(CNN) -- Nearly one-sixth of teens who own cell phones have received nude or nearly nude images via text message from someone they know, according to a new survey on "sexting" from the Pew Internet & American Life Project.
The national telephone survey confirms parent and teacher worries that young people are using cell phones to send out and receive sexually explicit images of themselves and of romantic partners.
The 800-person survey, released Tuesday by the nonprofit research group, found 15 percent of cell-phone-owning teens ages 12 to 17 had received nude or nearly nude photos by phone. Four percent of the teens said they had sent out sexually explicit photos or videos of themselves.
Older teens were more likely to send sexual images through text messages than younger teens. Four percent of 12-year-olds reported sending sexually suggestive images by text message, while 8 percent of 17-year-olds reported texting nude or partially nude photos.
The Pew survey suggests teens who pay their own cell phone bills and who have unlimited text messaging plans are more likely to engage in sexting than those who use phones owned by their parents or have restrictions placed on how frequently they can text.
However, teens whose parents searched through their cell phones were no more or less likely to send and receive sexually explicit text messages than those whose phones were kept private, the report says.
Boys and girls surveyed were equally likely to say they engage in sexting.
The survey results were paired with focus-group interviews of 74 teens in three cities to create Tuesday's report, titled "Teens and Sexting." The report is not the first to try to quantify teenage sexting, a practice that is still so new and little understood that it's difficult to say if it is on the rise or decline among teens.
Teenage sexting usually is done as part of a relationship or would-be relationship between teens, the Pew focus groups found.
Some teens send sexts only to people with whom they are in a relationship; but those messages often are forwarded to people outside the relationship, especially after a breakup, according to the interviews.
"It doesn't take that many people creating these images for a lot of people to see them," said Amanda Lenhart, a senior research specialist at the Pew Internet & American Life Project and author of the sexting report.
Lenhart said the focus groups highlighted the fact that teens look at sexting in a range of ways. Some teens interviewed by Pew said sexting was no cause for concern.
"I only do it [sexting] with my girlfriend b/c we have already been sexually active with each other. It's not really a big deal," one high school boy wrote in a Pew focus group.
Others said sexting is part of teenage culture -- partly because it can be more convenient or less intimidating than traditional dating.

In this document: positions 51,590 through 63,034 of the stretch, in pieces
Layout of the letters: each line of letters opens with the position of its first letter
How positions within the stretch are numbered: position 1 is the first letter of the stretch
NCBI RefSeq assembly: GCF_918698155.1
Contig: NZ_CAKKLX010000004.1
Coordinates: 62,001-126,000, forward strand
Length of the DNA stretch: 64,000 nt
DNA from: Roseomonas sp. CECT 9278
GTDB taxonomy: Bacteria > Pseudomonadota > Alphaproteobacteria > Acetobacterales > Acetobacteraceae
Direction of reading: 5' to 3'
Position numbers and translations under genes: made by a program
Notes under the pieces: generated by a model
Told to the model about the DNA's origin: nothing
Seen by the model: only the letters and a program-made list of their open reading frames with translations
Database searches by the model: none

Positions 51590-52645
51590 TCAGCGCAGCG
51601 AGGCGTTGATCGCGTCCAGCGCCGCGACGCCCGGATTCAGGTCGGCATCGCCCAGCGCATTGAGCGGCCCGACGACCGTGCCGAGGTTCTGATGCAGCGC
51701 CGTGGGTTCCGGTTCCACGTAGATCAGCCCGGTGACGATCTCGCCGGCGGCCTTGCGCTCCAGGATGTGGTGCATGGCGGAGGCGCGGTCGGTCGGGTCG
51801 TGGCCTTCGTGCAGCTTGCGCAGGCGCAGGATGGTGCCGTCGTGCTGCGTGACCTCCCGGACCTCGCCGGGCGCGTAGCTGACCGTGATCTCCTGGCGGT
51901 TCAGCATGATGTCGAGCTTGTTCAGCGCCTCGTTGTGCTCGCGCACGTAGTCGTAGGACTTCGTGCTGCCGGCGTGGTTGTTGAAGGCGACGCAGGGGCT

"Most people are too shy to have sex," another high school boy told Pew. "Sexting is not as bad."
Still others quoted in the report acknowledge the dangers of sexting -- including the fact that recipients of naked pictures can easily forward them to friends or post them on the Internet to fuel a grudge.
"This girl sent pictures to her boyfriend. Then they broke up and he sent them to his friend, who sent them to like everyone in my school. ... It ruined high school for her," one older high school boy wrote in the survey.
Bill Albert, spokesman for the National Campaign to Prevent Teen and Unplanned Pregnancy, said it's that fine line between private and public that's least understood, but should be of the most concern for teens and their parents.
"Things go from private to global in a nanosecond in this world," he said.
Albert's group published a survey in 2008 that found 20 percent of teens age 13 to 19 said they had texted or posted online sexy photos or videos of themselves.
The number of kids who are sexting should concern parents enough to make them talk to their kids about the dangers of sexting, but should not cause them to panic, he said. Any behavior, including sexting, that contributes to a culture of casual sexual encounters should be of concern to parents, he said.
He urged parents not to blame cell phones for the trend.
"To me, blaming the technology is like blaming an automobile for drunk driving," he said. "It is not the product, it is not the technology that is the problem. It is the judgment of the people using the technology."
The prevalence of sexting coincides with greater cell phone use among teens in general. In a 2004 Pew Internet survey, 18 percent of 12-year-olds said they owned a cell phone; in a 2009 follow-up, 58 percent of kids age 12 reported having their own mobile device.
The Pew report on sexting also underscores the complicated legal climate surrounding teenage sexting.
Teens in some states, like Florida and Pennsylvania, have been prosecuted or threatened with prosecution on child pornography laws because they sent out nude images through text messages, the Pew report says. Ohio is considering legislation to criminalize sexting between minors; Vermont and Utah have downgraded penalties for first-time sexters, the report says.
Parents should concentrate on making their kids aware of the potential legal and emotional ramifications of sexting, Albert said.
Avery Murphy, an 18-year-old member of the National Campaign to Prevent Teen and Unplanned Pregnancy's youth leadership group, said the increasing popularity of phones with cameras seems to be behind the sexting trend as much as anything.
She suggested parents talk to their teens about appropriate cell phone use when their kids first get cell phones. But don't overdo it, she said, because teens generally understand the dangers of sexting.
"Parents think it's happening more than it actually is," she said. "It's not seen as very normal by teenagers."